Access

You are not currently logged in.

Access your personal account or get JSTOR access through your library or other institution:

login

Log in to your personal account or through your institution.

Money and Membership: Effects of Neighbourhood Poverty, Income Inequality and Individual Income on Voluntary Association Membership in Canada

Laura Duncan
The Canadian Journal of Sociology / Cahiers canadiens de sociologie
Vol. 35, No. 4 (2010), pp. 573-593
Stable URL: http://www.jstor.org/stable/canajsocicahican.35.4.573
Page Count: 21
  • Download ($14.00)
  • Subscribe ($19.50)
  • Cite this Item
Money and Membership: Effects of Neighbourhood Poverty, Income Inequality and Individual Income on Voluntary Association Membership in Canada
Preview not available

Abstract

Abstract. Examining how individual and neighbourhood economic characteristics affect membership helps us to 1) understand how access to these benefits may be restricted and 2) make policy recommendations to counter these restrictions. Applying multilevel modelling techniques to 2003 Canadian General Social Survey and 2001 Census data, this study investigates the influence of individual income, neighbourhood poverty and income inequality on voluntary association membership in Canada. As well as finding a positive effect of individual income on membership, negative effects of neighbourhood poverty are uncovered, in addition to a significant cross-level interaction between individual income and neighbourhood income inequality. Findings support claims about the negative social effects of individual and contextual economic disadvantage and confirms the importance of examining contextual influences on social outcomes. Results also indicate that policy recommendations must take into account both individual and neighbourhood characteristics when trying to motivate individual engagement.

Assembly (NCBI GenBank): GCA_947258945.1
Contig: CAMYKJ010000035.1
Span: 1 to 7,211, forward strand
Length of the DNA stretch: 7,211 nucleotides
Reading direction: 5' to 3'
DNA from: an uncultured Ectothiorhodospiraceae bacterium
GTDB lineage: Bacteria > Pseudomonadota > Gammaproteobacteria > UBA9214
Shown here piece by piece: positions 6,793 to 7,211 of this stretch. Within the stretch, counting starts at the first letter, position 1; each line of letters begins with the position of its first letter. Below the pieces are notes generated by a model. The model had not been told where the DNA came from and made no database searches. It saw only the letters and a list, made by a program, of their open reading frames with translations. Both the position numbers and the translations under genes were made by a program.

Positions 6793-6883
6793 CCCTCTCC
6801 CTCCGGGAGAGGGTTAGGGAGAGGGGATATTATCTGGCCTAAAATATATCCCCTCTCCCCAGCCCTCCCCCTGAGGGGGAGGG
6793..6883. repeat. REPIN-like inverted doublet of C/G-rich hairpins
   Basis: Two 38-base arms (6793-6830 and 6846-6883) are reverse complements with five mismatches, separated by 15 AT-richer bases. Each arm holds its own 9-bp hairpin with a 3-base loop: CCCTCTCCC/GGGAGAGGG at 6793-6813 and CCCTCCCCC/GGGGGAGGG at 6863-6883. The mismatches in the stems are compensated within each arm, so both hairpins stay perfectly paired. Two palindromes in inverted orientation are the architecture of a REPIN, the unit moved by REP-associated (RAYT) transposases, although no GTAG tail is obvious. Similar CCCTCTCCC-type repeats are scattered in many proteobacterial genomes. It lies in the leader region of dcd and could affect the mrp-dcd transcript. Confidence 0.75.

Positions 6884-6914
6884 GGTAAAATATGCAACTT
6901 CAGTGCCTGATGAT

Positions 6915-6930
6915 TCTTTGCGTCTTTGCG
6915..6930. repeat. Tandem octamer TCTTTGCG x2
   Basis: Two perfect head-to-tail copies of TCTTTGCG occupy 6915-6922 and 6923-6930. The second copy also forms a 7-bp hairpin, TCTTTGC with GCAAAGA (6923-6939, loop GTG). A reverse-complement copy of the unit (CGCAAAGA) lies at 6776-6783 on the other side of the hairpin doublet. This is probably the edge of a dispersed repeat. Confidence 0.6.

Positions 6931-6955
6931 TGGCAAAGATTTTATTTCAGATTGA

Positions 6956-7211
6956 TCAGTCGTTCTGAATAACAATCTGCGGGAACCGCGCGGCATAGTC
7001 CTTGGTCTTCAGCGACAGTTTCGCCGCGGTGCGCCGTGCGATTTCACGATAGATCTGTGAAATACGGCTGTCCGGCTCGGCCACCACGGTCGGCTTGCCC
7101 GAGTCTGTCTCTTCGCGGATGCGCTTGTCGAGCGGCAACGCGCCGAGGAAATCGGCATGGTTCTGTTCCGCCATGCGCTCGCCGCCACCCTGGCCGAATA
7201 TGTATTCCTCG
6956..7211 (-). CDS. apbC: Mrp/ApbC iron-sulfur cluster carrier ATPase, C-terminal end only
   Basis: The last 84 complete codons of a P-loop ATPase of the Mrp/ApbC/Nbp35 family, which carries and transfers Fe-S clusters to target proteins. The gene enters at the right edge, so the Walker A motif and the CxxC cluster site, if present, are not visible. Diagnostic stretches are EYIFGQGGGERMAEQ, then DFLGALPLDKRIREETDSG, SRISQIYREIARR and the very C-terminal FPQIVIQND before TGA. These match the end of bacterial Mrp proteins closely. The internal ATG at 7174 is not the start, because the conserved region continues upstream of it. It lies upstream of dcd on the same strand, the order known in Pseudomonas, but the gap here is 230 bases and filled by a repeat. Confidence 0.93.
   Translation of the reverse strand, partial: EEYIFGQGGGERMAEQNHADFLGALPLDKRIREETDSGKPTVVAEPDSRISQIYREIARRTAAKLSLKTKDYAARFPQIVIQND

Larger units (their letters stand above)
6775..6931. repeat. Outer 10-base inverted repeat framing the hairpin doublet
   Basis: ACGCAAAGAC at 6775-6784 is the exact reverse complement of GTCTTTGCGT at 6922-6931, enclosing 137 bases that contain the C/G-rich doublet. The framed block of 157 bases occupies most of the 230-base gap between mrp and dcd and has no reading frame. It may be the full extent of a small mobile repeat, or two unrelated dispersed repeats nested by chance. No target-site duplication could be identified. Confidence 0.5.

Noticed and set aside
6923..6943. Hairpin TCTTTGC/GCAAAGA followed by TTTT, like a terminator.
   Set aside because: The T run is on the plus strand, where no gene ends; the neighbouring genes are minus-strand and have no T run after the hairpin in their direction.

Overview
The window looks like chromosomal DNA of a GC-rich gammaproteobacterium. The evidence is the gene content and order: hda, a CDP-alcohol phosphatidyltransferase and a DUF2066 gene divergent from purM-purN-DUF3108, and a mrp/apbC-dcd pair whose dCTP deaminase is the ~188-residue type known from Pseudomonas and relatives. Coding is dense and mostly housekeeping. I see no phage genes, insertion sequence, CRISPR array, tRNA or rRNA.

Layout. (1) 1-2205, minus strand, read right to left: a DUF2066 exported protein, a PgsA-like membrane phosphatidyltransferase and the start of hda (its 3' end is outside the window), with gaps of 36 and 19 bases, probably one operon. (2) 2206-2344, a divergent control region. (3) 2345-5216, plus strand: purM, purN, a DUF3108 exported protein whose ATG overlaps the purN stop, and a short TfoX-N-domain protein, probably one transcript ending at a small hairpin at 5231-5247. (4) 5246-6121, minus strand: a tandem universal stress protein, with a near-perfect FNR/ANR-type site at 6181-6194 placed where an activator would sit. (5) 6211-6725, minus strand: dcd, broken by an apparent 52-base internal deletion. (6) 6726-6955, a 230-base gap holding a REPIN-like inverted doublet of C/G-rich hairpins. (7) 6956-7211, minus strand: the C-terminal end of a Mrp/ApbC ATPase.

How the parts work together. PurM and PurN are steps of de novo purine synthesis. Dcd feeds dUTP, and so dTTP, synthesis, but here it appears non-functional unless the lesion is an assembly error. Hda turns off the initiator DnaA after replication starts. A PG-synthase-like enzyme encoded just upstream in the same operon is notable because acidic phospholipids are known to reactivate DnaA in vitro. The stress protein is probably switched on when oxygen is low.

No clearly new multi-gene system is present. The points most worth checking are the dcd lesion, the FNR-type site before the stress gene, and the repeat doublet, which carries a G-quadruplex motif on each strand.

Page Thumbnails